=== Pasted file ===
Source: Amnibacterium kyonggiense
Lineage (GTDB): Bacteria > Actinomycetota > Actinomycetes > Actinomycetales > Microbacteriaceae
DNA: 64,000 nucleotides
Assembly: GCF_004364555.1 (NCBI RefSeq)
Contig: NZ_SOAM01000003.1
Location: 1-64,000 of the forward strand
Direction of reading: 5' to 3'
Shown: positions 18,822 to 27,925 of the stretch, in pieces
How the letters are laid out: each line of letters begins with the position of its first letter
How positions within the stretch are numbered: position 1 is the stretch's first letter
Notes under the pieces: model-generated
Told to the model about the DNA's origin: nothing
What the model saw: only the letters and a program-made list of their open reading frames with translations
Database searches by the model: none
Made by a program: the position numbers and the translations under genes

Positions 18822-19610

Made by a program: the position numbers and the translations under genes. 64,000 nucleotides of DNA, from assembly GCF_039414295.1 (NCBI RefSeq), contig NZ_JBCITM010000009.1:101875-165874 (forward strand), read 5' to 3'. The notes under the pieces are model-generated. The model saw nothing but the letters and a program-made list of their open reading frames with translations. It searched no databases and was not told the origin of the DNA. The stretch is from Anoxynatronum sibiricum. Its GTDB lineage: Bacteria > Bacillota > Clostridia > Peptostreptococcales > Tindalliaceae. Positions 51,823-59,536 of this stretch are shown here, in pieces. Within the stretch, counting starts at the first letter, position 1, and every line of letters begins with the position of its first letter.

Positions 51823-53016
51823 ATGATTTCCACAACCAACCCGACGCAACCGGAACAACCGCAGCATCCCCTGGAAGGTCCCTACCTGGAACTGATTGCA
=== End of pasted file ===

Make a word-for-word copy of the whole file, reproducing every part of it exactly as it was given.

Source: Amnibacterium kyonggiense
Lineage (GTDB): Bacteria > Actinomycetota > Actinomycetes > Actinomycetales > Microbacteriaceae
DNA: 64,000 nucleotides
Assembly: GCF_004364555.1 (NCBI RefSeq)
Contig: NZ_SOAM01000003.1
Location: 1-64,000 of the forward strand
Direction of reading: 5' to 3'
Shown: positions 18,822 to 27,925 of the stretch, in pieces
How the letters are laid out: each line of letters begins with the position of its first letter
How positions within the stretch are numbered: position 1 is the stretch's first letter
Notes under the pieces: model-generated
Told to the model about the DNA's origin: nothing
What the model saw: only the letters and a program-made list of their open reading frames with translations
Database searches by the model: none
Made by a program: the position numbers and the translations under genes

Positions 18822-19610

Made by a program: the position numbers and the translations under genes. 64,000 nucleotides of DNA, from assembly GCF_039414295.1 (NCBI RefSeq), contig NZ_JBCITM010000009.1:101875-165874 (forward strand), read 5' to 3'. The notes under the pieces are model-generated. The model saw nothing but the letters and a program-made list of their open reading frames with translations. It searched no databases and was not told the origin of the DNA. The stretch is from Anoxynatronum sibiricum. Its GTDB lineage: Bacteria > Bacillota > Clostridia > Peptostreptococcales > Tindalliaceae. Positions 51,823-59,536 of this stretch are shown here, in pieces. Within the stretch, counting starts at the first letter, position 1, and every line of letters begins with the position of its first letter.

Positions 51823-53016
51823 ATGATTTCCACAACCAACCCGACGCAACCGGAACAACCGCAGCATCCCCTGGAAGGTCCCTACCTGGAACTGATTGCA